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Chest Pain Numbs Holiday Cheer

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A 64-year-old woman presents with nondescript pain throughout her right chest. One week ago, she developed aching in both lower extremities, worse in the left leg than in the right. Two days ago, she noticed a tender area on her lower left leg that “feels like a hard rope.” She denies constitutional symptoms and changes in bowel or bladder habits.

Initial history-taking produces only the vague response that she’s “had my share of medical problems” through the years. A review of the electronic medical record reveals a history of chronic obstructive pulmonary disease (COPD), tobacco use, and recurrent community-acquired pneumonia—as well as a pattern of missed appointments. Her most recent visit was five years ago.

On further questioning, the patient informs you that she was shocked for a rapid heartbeat in the past year, following a weekend of binge-drinking on a cruise. She also reveals that she has increased her per-day cigarette habit from one to 2.5 packs to “deal with the stress of the holidays.” However, she reports no changes in her respiratory status or her “usual” productive morning cough. She denies shortness of breath, as well as any history of hypertension, diabetes, thyroid disorder, or cardiac-related chest pain.

The patient has been divorced for 11 years. Her job keeps her on the road between eight and 10 hours a day. She drinks alcohol on the weekend—anywhere from one six-pack to an entire case of beer. She began smoking at age 13 and hasn’t stopped since, refusing any offers of smoking cessation. She tried marijuana a few years ago but “didn’t like” how it made her feel. She denies using illicit or prescription drugs.

Family history reveals that the patient’s parents and both sets of grandparents were chronic smokers. Her paternal grandfather died of complications from emphysema, her maternal grandfather of asbestosis, and both grandmothers of strokes. Her parents are alive and reside in an assisted living facility. Her mother is being treated for colon cancer, and her father has had two myocardial infarctions. She had one brother who died in a motorcycle accident at age 15.

Her height is 69 in and her weight, 142 lb. Vital signs include a blood pressure of 152/94 mm Hg; pulse, 90 beats/min; respiratory rate, 16 breaths/min-1; and temperature, 97.2°F.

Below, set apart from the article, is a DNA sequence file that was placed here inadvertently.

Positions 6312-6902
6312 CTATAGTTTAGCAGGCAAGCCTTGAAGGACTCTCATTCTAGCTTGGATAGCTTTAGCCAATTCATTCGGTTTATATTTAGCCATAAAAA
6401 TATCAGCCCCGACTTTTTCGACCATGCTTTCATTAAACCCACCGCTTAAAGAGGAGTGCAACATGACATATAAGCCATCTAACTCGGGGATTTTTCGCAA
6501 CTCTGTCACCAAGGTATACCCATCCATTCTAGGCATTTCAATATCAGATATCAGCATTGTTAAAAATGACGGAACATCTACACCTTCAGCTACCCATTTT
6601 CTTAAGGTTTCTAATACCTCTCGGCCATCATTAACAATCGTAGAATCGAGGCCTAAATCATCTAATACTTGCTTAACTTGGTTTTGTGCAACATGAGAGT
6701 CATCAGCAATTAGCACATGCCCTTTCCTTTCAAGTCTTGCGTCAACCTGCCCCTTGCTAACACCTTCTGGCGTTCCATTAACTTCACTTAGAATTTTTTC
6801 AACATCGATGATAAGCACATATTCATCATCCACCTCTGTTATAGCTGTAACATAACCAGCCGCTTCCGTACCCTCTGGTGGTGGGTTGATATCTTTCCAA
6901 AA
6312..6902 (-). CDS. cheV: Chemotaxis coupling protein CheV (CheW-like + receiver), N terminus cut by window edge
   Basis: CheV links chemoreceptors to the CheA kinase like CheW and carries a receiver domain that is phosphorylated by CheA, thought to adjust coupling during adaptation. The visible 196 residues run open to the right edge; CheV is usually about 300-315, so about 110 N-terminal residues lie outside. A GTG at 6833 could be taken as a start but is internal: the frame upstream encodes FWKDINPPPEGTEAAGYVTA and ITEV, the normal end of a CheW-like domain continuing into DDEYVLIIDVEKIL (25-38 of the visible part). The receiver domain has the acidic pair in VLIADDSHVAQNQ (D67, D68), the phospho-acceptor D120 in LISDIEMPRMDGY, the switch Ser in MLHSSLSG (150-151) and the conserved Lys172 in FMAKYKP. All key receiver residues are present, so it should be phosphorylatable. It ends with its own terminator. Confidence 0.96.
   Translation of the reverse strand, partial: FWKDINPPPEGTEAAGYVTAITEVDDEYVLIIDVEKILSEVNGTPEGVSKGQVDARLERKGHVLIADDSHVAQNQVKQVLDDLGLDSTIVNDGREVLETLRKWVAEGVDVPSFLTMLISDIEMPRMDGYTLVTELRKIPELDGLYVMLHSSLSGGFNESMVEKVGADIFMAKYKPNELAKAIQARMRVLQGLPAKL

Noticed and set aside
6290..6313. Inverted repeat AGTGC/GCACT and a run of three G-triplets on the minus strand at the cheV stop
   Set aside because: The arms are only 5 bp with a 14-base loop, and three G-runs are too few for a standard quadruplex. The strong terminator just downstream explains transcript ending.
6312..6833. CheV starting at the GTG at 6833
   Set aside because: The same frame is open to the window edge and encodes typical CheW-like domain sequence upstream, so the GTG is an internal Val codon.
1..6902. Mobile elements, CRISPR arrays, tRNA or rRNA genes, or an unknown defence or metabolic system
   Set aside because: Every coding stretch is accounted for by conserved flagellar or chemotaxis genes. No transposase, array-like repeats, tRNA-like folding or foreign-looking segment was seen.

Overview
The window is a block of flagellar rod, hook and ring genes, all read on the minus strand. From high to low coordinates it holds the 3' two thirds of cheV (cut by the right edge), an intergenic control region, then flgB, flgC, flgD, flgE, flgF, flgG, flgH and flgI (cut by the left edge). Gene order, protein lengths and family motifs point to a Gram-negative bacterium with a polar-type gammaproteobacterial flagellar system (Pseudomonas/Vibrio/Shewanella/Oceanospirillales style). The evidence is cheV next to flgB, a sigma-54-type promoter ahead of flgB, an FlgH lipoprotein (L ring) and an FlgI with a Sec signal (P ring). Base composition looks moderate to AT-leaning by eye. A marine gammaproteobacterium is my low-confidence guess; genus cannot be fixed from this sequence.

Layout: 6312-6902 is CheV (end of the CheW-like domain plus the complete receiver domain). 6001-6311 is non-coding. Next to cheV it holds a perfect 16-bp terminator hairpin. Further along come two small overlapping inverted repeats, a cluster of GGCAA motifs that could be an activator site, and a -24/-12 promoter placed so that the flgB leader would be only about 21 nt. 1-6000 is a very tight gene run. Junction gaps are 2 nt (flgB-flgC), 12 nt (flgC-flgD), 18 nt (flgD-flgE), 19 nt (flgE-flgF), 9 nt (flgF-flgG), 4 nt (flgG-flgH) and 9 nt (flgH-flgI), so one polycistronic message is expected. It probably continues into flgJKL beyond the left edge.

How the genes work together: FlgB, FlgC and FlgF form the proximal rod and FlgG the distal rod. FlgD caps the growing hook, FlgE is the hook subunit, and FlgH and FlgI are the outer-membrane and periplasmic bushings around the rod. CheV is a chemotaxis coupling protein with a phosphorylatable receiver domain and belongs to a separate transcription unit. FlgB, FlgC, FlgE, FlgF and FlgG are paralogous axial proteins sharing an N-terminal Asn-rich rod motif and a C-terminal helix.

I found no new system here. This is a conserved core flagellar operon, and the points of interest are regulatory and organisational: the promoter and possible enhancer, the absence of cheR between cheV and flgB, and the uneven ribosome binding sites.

On physical exam, the patient appears older than her stated age but is in no distress. The HEENT exam is significant for corrective lenses, stained teeth, and leukoplakia on the oral mucosa. Neck veins are elevated, with a prominent A wave present. There is no thyromegaly or carotid bruits. The lungs reveal coarse rhonchi bilaterally in all lung fields, with no significant changes with coughing. The cardiac rate is regular with no evidence of a murmur or rub. Peripheral pulses are strong and equal bilaterally in both upper and lower extremities. The abdominal exam shows no evidence of organomegaly or masses, and the abdominal aorta is easily palpable. There is no edema in the lower extremities; however, a palpable cord is present along the entire length of the left greater saphenous vein. The neurologic exam is grossly intact without focal signs.

In addition to routine laboratory specimens, a chest x-ray and ECG are obtained. The ECG shows a ventricular rate of 96 beats/min; PR interval, 126 ms; QRS duration, 80 ms; QT/QTc interval, 384/485 ms; P axis, 79°; R axis, 18°; and T axis, 63°. What is your interpretation of this ECG?



The correct interpretation includes normal sinus rhythm and right atrial enlargement. The latter is suggested by tall P waves in leads II, III, and aVF (typically ≥ 2.5 mm), which may be caused by pressure or volume overload of the right atrium or by conditions causing pulmonary hypertension.

Given this patient’s presentation of right-side chest pain with a history of COPD, smoking, palpable left saphenous vein, and right atrial enlargement, a chest CT was performed. It confirmed the suspicion of a pulmonary embolus.

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January 2017: Click for Credit
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